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Peer Review - Richard Koman

Is All Music File-Sharing Piracy?

07/06/2001

"File transfers have been temporarily suspended while Napster upgrades the databases that support our new file identification technology. Keep checking this space for updates. Thanks for your support!"

That's what it says on napster.com today. But exactly who is supporting Napster these days? With the service having moved from severely hobbled to completely unusable, does Napster think there are hordes of users patiently waiting for the service to go online? Obviously, they're not. Kelly Truelove and Andrew Chastin report in OpenP2P's Clip2 Report that the Morpheus system run by MusicCity regularly boasts more than 300,000 simultaneous users, blowing away not only Napster but also Gnutella, which averages a mean of about 40,000 users.

Morpheus (which is based on the KaZaa system from FastTrack) is a closed-protocol, decentralized system, and right now it's a pretty good bet for finding those copyright-violating tracks that everybody loves to download. (Point of interest: One totally legit purpose for these systems is finding Grateful Dead concert tapes.) Morpheus launches a custom web browser, with an embedded Windows Media Player as the interface, and boasts helpful features like the ability to pick up an interrupted download where you left off, and the ability to group multiple providers of the same file together.

Richard Koman is a featured speaker at the O'Reilly P2P & Web Services Conference, Sept. 18-20 in Washington, DC.

Yes, Morpheus is cool and is getting lots of users but with the glowing embers of Napster on the screen, and AIMster apparently being lashed to the stake, one has to wonder what future any popular file-sharing system will have. As Truelove and Chastin point out, Morpheus is a decentralized system using HTTP as a transport mechanism. That means each member of the network is essentially a Web server, just as with Gnutella. For more on this point, see Kelly Truelove's "Gnutella and the Transient Web"

It's a lot more difficult than attacking Napster itself, but presumably the RIAA could send any Morpheus user a cease-and-desist letter. It also seems likely that Morpheus could be ordered to block certain users from the system, associating IP numbers with individuals. That seems a slow and cumbersome process, and the RIAA and MPAA have signalled their willingness to attack via ISPs instead.

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Unfortunately, this is a cat-and-mouse game that may continue for some time -- at least until Hollywood recognizes that users are wanting to use music in new and creative ways, and becomes willing to give consumers some control over how they purchase music. The courts may rule that file sharing is piracy -- and it no doubt is in some cases. But many, many people surely want to use these networks like interactive radios -- to check out new artists you've heard about, or to listen to a favorite old song when you want to. What is lost in all the debate about piracy are all the ways that the Web has evolved to accommodate people who want to consume information.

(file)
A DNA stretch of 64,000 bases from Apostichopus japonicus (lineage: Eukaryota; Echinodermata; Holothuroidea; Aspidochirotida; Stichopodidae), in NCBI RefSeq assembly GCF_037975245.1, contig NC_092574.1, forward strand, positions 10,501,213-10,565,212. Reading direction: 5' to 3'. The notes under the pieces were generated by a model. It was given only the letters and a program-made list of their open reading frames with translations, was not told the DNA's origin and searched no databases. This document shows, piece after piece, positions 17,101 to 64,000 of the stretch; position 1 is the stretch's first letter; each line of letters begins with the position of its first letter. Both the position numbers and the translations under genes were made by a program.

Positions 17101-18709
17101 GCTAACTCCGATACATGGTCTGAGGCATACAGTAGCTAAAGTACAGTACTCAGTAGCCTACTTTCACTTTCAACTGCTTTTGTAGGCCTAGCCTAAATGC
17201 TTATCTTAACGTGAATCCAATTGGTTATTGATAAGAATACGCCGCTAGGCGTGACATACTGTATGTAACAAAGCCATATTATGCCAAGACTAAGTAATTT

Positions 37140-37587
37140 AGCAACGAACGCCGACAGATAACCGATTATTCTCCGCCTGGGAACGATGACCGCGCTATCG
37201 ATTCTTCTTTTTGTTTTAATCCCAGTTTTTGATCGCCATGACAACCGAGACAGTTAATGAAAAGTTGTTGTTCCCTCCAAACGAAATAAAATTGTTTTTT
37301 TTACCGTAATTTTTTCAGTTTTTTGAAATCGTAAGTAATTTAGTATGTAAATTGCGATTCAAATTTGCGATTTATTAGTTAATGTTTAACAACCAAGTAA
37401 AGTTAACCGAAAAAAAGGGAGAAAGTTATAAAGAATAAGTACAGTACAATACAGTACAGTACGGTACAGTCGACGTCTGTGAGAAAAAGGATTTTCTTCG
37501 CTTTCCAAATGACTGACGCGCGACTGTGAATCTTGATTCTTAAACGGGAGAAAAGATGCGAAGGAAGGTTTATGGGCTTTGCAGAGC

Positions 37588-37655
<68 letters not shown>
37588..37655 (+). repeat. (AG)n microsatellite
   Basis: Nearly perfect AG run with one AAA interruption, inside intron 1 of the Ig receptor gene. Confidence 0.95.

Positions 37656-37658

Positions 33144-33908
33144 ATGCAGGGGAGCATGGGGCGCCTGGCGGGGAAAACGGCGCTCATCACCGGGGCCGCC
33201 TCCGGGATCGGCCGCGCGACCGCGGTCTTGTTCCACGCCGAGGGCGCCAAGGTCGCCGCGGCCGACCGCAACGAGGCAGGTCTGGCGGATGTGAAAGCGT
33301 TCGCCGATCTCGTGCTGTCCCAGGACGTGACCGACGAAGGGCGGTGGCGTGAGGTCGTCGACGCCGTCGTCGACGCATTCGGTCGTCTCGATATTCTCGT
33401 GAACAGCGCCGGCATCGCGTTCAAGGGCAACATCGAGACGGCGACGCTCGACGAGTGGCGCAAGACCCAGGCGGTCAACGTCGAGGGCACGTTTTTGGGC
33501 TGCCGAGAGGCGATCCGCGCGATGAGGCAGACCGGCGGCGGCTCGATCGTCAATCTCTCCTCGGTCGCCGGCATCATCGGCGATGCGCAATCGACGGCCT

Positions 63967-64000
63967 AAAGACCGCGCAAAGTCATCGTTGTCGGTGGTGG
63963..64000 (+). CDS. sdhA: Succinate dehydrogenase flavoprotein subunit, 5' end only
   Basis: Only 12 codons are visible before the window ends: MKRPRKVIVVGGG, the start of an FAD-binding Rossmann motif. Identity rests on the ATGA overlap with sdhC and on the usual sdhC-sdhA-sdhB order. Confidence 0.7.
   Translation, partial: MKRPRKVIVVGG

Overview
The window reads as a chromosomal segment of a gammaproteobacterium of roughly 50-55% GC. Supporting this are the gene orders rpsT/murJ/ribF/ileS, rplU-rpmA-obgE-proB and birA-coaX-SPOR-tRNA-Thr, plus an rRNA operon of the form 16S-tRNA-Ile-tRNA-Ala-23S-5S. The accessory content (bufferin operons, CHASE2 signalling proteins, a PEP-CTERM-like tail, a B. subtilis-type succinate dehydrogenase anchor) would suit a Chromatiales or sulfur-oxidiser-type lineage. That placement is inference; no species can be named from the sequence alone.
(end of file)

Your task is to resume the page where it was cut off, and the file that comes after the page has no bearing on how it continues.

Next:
The record companies should get their consumer services online as quickly as possible, but they should also be willing to treat online music as radio, as night club, as party tape, as all the ways that copyright-protected music has been used for decades. They ought not to try to collect licensing fees everytime a file is played.

The Clip2 Report

Morpheus Out of the Underworld
Napster last week disabled all previous versions of the software. So where have all file-sharers gone? Would you believe Morpheus -- a system that has far surpassed not only the hobbled Napster but also Gnutella. Clip2 takes an in-depth look at the Morpheus system. Jul. 2, 2001

JXTA Search: A look at the future of searching
Searching on the Web is ridiculous -- searching through an index of keywords often weeks old. JXTA Search, the marriage of P2P searching with Sun's Project JXTA, promises to turn searching into a real-time endeavor. We talk to JXTA Search developers Gene Kan and Steve Waterhouse. Jun. 6, 2001

OpenNap Use Crashes
A Clip2 study shows that OpenNap usage has plummeted since February, probably due to RIAA's notice to ISPs May. 11, 2001

The JuxtaNet
With the unveiling of Project JXTA, Sun is launching an open and decentralized peer-to-peer network, that will likely eclipse Gnutella. Apr. 25, 2001

Gnutella and the Transient Web
Gnutella returns the Web to Tim Berners-Lee's original vision of a two-way web, where every machine is a server. Gnutella is essentially a two-way, but very transient web. Mar. 22, 2001

Gnutella: Alive, Well, and Changing Fast
While Gnutella was almost given up for dead at the end of 2000, recent developments and innovations show that the platform is quickly evolving. How it will evolve, however, is still up in the air Jan. 25, 2001





P2P Weblogs

Richard Koman Richard Koman's Weblog
Supreme Court Decides Unanimously Against Grokster
Updating as we go. Supremes have ruled 9-0 in favor of the studios in MGM v Grokster. But does the decision have wider import? Is it a death knell for tech? It's starting to look like the answer is no. (Jun 27, 2005)

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